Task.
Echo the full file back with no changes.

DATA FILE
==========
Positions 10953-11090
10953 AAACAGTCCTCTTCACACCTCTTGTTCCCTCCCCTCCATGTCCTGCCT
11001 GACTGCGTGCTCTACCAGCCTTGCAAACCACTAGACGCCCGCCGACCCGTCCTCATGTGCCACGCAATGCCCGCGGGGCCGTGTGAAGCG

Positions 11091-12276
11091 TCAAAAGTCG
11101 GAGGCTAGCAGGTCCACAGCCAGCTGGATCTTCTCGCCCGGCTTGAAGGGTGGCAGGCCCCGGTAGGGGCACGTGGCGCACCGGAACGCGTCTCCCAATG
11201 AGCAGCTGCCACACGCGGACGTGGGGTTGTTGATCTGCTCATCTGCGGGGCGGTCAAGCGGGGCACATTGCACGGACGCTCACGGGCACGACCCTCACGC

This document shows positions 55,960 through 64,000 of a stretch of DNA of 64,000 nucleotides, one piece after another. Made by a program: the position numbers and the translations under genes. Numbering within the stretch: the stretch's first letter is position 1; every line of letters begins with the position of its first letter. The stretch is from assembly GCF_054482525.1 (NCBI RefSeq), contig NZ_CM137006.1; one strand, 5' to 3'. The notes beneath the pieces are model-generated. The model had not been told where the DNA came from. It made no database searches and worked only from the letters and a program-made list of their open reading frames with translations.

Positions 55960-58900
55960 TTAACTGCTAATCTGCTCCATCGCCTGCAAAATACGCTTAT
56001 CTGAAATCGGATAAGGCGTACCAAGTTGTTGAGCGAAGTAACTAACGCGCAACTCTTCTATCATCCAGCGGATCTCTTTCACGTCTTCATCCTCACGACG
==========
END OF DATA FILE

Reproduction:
Positions 10953-11090
10953 AAACAGTCCTCTTCACACCTCTTGTTCCCTCCCCTCCATGTCCTGCCT
11001 GACTGCGTGCTCTACCAGCCTTGCAAACCACTAGACGCCCGCCGACCCGTCCTCATGTGCCACGCAATGCCCGCGGGGCCGTGTGAAGCG

Positions 11091-12276
11091 TCAAAAGTCG
11101 GAGGCTAGCAGGTCCACAGCCAGCTGGATCTTCTCGCCCGGCTTGAAGGGTGGCAGGCCCCGGTAGGGGCACGTGGCGCACCGGAACGCGTCTCCCAATG
11201 AGCAGCTGCCACACGCGGACGTGGGGTTGTTGATCTGCTCATCTGCGGGGCGGTCAAGCGGGGCACATTGCACGGACGCTCACGGGCACGACCCTCACGC

This document shows positions 55,960 through 64,000 of a stretch of DNA of 64,000 nucleotides, one piece after another. Made by a program: the position numbers and the translations under genes. Numbering within the stretch: the stretch's first letter is position 1; every line of letters begins with the position of its first letter. The stretch is from assembly GCF_054482525.1 (NCBI RefSeq), contig NZ_CM137006.1; one strand, 5' to 3'. The notes beneath the pieces are model-generated. The model had not been told where the DNA came from. It made no database searches and worked only from the letters and a program-made list of their open reading frames with translations.

Positions 55960-58900
55960 TTAACTGCTAATCTGCTCCATCGCCTGCAAAATACGCTTAT
56001 CTGAAATCGGATAAGGCGTACCAAGTTGTTGAGCGAAGTAACTAACGCGCAACTCTTCTATCATCCAGCGGATCTCTTTCACGTCTTCATCCTCACGACG